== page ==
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A Radiopharmaceutical Kit for PET Renography

Hariprasad Gali, Ph.D.

Principal Investigator

Agency: OCAST

Abstract

Renal diseases affect over 26 million American adults. Improved diagnostic techniques that provide physicians with an accurate disease status and the underlying cause are needed to implement appropriate preventive and/or treatment strategies in a timely manner to prevent eventual kidney failure. Renography is an important diagnostic test to manage renal patients. It allows physicians to visualize the kidneys and determine their function. However, currently used imaging technology for renography provides limited information on the renal pathophysiology, which is essential to knowing the underlying cause of the disease. This problem could be overcome by using positron emission tomography (PET), but no suitable radiopharmaceutical is available for using PET for renography. The goal of this project is to prove the feasibility of developing the needed radiopharmaceutical for use in PET renography.

We have completed preliminary research that has identified para-[18F]fluorohippurate (F-18 PFH) as a potential PET renal agent. Structurally, F-18 PFH is a close analog of ortho-[131I]iodohippurate (Hippuran), a discontinued radiopharmaceutical (because iodine-131 is a beta-emitter and its nuclear properties are not suitable for imaging) historically regarded as a gold standard for renography. The image quality obtained from F-18 PFH PET renography in healthy rats was remarkably better than that obtained with Tc-99m MAG3 (a clinical agent) renography. A key advantage of PET renography is that it provides temporal 3-D and slice-specific images of renal parenchyma and quantitative data without additional studies. However, clinical use of F-18 PFH is challenging, as it is prepared by a time-consuming, multi-step radiosynthetic strategy. We therefore propose to develop a new PET renal agent that can be reconstituted from an instant kit with gallium-68 (half-life of 68 minutes) eluted from a generator, which significantly reduces overall cost of the radiopharmaceutical.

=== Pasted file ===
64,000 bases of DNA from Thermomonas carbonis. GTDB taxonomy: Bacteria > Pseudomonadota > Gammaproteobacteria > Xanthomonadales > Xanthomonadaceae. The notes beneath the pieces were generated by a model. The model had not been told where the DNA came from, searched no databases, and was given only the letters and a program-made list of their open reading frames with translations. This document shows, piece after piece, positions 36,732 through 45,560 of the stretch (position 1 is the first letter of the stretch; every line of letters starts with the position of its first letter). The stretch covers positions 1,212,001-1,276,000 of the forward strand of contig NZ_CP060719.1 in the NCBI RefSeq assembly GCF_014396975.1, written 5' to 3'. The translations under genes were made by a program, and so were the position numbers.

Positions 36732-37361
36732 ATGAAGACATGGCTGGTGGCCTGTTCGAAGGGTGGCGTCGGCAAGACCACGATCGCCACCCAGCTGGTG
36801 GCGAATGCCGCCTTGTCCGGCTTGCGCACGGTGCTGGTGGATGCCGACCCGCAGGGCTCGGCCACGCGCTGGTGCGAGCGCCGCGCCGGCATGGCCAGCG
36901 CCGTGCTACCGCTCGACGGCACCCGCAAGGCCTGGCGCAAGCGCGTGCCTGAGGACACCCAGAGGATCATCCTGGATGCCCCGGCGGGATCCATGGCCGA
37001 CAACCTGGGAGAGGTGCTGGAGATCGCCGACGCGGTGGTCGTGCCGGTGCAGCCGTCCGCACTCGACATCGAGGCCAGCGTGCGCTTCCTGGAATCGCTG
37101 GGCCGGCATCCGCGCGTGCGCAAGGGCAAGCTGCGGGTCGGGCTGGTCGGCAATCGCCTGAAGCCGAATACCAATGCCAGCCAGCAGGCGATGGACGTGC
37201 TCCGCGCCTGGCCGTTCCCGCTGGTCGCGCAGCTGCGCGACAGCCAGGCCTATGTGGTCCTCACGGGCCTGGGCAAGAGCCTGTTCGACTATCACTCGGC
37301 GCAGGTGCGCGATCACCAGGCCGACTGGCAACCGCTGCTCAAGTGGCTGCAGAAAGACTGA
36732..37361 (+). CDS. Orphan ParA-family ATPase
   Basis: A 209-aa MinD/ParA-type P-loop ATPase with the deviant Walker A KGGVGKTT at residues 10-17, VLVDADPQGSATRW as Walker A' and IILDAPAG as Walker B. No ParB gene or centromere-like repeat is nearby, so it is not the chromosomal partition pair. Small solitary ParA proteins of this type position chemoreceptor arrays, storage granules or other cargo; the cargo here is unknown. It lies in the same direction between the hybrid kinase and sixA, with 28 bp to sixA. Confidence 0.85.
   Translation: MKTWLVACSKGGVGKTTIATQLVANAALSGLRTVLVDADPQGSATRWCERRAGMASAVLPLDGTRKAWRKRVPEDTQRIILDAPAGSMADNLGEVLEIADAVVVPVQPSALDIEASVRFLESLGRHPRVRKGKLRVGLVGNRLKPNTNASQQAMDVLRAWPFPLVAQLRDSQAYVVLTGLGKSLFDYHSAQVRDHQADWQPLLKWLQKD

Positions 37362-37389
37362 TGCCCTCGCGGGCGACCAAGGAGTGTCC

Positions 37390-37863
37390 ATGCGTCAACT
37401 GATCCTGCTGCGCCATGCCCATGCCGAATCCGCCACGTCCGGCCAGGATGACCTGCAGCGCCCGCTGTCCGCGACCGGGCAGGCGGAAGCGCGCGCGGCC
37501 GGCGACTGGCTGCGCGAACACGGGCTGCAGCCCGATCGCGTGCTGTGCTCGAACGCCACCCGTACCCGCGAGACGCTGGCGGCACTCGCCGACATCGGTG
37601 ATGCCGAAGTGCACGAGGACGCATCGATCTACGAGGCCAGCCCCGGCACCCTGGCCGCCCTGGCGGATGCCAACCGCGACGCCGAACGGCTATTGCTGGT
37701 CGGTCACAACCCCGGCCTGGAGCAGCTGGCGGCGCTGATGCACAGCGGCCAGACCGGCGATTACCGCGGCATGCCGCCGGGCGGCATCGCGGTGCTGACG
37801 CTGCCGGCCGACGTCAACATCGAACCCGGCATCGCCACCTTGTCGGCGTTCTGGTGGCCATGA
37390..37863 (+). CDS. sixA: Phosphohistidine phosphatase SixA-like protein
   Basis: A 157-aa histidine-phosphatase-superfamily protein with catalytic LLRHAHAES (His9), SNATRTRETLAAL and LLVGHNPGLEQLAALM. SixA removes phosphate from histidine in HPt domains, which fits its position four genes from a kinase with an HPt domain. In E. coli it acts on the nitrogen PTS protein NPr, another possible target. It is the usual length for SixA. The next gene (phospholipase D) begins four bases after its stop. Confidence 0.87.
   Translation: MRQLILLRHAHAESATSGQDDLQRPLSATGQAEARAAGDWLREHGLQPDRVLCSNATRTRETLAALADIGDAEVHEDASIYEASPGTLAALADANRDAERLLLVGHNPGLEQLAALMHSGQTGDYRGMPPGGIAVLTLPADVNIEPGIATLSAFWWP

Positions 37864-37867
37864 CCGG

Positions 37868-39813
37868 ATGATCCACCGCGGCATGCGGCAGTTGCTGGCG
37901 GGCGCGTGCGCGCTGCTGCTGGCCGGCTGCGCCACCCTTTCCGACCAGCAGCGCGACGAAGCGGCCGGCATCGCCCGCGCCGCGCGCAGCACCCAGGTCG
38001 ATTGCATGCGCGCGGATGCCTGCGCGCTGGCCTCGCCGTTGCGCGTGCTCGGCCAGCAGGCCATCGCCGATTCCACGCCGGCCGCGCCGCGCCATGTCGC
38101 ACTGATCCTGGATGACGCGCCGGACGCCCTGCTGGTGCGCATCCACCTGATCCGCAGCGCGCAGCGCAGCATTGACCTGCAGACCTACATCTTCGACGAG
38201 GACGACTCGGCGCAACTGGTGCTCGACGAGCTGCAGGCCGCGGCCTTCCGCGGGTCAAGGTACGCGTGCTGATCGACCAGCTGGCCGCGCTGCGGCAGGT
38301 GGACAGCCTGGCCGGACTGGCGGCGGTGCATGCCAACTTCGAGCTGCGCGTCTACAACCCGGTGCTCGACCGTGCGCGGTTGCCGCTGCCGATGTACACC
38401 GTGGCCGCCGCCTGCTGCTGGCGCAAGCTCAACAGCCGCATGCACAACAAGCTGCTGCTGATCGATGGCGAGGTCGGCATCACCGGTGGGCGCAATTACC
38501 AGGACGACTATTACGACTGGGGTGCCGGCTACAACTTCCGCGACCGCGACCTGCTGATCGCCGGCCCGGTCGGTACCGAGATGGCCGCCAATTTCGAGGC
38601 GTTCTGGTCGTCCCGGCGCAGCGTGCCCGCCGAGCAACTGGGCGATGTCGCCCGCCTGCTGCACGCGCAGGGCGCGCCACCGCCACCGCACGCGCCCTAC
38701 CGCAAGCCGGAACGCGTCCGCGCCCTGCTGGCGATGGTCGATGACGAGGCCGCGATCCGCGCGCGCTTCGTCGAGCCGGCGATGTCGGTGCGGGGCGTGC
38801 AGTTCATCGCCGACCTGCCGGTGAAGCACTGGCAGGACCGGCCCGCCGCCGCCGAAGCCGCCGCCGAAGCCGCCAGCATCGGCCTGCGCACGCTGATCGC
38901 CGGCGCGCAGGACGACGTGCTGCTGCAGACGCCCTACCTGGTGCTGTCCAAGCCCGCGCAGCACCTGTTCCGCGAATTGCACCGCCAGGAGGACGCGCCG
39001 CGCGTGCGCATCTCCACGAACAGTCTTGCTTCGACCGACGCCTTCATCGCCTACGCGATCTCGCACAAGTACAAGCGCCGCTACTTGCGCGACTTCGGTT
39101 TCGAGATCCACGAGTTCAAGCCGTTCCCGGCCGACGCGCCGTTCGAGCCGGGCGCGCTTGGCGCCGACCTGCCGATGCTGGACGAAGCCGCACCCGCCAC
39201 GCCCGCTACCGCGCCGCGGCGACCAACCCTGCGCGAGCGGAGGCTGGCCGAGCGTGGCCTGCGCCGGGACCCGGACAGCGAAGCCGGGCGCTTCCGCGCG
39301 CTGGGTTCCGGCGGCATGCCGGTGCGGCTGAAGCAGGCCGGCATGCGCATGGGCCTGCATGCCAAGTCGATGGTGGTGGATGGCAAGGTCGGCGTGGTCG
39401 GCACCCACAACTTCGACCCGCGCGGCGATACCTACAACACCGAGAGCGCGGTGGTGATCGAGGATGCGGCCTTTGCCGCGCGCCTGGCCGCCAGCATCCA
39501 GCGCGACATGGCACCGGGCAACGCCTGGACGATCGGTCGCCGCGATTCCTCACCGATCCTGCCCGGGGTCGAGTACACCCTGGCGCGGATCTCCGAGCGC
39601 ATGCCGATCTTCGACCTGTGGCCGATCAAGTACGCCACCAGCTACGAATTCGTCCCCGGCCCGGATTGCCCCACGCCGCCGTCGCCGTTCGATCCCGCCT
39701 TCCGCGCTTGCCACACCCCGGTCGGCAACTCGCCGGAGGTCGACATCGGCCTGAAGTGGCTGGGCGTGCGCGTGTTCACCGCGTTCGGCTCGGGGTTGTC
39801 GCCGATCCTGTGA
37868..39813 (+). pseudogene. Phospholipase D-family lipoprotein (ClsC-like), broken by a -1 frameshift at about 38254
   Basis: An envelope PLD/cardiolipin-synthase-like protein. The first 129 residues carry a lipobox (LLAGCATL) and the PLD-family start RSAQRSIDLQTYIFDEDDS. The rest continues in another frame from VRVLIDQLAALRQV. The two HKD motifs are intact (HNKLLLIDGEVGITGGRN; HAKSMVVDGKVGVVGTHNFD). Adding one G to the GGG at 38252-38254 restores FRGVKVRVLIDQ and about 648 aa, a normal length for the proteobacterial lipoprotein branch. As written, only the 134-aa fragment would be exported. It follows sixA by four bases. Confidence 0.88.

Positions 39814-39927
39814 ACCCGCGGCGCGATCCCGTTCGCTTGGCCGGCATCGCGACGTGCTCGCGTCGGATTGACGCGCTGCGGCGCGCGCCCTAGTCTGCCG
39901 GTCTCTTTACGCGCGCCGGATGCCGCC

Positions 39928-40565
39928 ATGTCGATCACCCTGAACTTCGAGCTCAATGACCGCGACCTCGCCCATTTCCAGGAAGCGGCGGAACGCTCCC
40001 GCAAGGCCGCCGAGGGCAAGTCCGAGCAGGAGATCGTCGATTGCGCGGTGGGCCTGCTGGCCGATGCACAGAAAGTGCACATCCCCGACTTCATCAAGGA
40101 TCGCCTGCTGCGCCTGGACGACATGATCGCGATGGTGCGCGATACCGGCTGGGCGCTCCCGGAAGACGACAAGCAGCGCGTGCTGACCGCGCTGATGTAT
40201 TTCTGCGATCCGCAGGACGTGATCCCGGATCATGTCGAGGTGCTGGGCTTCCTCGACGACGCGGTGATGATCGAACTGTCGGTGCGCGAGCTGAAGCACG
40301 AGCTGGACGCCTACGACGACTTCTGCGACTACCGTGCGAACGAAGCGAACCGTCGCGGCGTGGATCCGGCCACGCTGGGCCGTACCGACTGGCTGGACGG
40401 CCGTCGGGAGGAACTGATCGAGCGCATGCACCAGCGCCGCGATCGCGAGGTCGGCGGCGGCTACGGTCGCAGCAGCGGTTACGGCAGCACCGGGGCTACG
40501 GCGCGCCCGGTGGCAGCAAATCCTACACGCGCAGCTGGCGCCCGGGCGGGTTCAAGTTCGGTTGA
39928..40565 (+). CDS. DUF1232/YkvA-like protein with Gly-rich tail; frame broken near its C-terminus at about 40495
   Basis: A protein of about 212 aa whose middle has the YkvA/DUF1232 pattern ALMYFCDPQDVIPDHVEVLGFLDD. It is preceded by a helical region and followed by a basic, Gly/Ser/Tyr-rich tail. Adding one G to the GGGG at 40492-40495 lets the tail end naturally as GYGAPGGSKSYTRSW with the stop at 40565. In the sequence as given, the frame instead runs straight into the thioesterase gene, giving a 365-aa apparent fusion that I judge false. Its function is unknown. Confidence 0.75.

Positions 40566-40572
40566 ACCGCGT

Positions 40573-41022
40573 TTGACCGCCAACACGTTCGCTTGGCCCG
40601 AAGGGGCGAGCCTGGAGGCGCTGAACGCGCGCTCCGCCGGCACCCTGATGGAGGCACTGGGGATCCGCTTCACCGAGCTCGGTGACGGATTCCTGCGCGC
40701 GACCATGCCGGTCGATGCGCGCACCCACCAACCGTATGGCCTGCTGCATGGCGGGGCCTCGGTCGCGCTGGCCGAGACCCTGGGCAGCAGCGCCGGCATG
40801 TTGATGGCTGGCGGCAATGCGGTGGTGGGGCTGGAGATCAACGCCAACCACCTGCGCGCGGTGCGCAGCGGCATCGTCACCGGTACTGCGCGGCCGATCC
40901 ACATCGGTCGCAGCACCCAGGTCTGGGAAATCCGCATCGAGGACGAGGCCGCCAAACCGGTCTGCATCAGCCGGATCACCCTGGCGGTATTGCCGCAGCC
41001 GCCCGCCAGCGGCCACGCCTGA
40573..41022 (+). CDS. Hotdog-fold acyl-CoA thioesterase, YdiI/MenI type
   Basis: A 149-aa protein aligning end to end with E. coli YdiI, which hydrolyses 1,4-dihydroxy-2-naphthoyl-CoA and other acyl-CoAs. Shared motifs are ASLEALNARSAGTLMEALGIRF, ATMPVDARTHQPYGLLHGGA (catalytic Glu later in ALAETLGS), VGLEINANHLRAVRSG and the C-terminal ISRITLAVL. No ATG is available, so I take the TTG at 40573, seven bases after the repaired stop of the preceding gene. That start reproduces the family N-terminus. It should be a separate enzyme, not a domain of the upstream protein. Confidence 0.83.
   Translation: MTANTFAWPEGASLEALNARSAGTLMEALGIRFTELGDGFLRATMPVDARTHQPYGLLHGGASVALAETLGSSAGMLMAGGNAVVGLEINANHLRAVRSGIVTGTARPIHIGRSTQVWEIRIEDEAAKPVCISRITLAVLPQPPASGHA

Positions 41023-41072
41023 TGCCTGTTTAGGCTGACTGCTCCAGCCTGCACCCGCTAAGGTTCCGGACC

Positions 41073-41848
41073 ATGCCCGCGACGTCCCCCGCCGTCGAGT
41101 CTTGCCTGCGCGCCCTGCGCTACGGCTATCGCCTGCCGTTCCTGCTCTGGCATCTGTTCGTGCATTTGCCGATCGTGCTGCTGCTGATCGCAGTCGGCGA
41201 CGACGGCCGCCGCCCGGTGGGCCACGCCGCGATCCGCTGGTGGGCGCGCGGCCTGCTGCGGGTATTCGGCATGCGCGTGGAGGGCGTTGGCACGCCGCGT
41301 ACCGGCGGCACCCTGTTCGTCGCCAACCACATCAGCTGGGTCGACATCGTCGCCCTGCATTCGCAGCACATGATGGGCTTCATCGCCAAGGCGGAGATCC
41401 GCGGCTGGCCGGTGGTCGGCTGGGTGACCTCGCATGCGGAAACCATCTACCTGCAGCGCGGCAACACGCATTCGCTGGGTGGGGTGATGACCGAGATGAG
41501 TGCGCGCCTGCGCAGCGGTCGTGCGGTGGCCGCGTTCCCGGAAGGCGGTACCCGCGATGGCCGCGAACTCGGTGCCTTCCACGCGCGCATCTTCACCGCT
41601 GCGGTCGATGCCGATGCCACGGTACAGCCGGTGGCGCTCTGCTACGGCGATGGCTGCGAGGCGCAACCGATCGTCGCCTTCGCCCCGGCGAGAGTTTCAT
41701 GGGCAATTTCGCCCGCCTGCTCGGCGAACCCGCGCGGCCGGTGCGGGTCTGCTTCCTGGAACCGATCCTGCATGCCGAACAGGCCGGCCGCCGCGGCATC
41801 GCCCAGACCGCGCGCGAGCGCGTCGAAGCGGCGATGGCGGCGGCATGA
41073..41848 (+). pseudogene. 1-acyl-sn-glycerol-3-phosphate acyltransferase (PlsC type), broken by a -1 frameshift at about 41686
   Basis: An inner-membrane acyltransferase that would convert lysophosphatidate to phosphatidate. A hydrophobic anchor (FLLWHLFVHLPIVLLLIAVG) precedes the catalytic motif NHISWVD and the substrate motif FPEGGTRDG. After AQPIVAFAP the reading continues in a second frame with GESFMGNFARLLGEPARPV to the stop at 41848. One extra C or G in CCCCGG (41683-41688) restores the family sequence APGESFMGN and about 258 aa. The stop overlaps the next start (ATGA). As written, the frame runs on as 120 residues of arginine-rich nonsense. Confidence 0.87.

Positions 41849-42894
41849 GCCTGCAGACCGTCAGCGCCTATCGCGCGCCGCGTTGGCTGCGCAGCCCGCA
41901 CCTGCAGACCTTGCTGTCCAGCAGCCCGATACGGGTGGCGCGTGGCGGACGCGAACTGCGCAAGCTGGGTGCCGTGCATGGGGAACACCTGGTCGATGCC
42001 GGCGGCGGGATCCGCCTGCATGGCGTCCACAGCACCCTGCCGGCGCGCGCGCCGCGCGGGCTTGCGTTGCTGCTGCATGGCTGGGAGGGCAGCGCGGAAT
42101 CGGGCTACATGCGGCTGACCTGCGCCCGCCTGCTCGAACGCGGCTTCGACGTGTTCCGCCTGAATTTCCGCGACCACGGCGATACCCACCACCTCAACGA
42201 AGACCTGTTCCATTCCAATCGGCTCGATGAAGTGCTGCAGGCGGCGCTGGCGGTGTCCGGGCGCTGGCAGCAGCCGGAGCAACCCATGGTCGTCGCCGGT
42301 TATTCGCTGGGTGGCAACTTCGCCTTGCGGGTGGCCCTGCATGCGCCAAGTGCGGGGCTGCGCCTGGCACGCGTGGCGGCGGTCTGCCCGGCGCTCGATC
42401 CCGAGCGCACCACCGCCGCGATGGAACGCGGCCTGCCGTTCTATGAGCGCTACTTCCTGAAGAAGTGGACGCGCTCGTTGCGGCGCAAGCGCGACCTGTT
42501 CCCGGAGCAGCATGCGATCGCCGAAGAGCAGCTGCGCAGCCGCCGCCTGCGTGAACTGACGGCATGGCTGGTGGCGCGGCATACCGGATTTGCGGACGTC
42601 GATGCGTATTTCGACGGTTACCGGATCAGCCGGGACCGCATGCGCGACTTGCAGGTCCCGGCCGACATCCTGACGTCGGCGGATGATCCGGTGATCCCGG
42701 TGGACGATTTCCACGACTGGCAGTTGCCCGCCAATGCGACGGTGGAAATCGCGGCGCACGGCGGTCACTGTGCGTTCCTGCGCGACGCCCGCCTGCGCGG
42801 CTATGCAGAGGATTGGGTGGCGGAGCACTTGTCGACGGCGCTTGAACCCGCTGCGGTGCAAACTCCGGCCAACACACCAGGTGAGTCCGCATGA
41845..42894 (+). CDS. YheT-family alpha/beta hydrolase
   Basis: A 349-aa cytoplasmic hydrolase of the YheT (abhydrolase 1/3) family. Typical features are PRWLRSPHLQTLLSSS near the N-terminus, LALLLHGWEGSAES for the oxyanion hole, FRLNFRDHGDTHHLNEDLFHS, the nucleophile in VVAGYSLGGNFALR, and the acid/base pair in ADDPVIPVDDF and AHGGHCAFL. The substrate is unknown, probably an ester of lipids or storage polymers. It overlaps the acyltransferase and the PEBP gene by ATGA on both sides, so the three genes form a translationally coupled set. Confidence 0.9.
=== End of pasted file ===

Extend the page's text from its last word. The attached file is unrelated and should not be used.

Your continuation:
For this project we propose to demonstrate 1) the feasibility of producing a dose of the new radiopharmaceutical within 10-20 minutes to minimize loss due to Ga-68 decay, 2) that the biological properties and renogram parameters of the new radiopharmaceutical are suitable for renography, and 3) the proof of concept of our technology to detect renal injury in a rat model of cisplatin-induced nephrotoxicity. The success of this project will lead to a larger project focused on developing chemistry and manufacturing controls (CMCs) and demonstrating safety (preclinical toxicology and radiation dosimetry), as required by FDA for an IND application for conducting Phase 1 clinical trials. The ultimate project goal is to develop an economical and readily accessible radiopharmaceutical for PET renography in patients with renal diseases.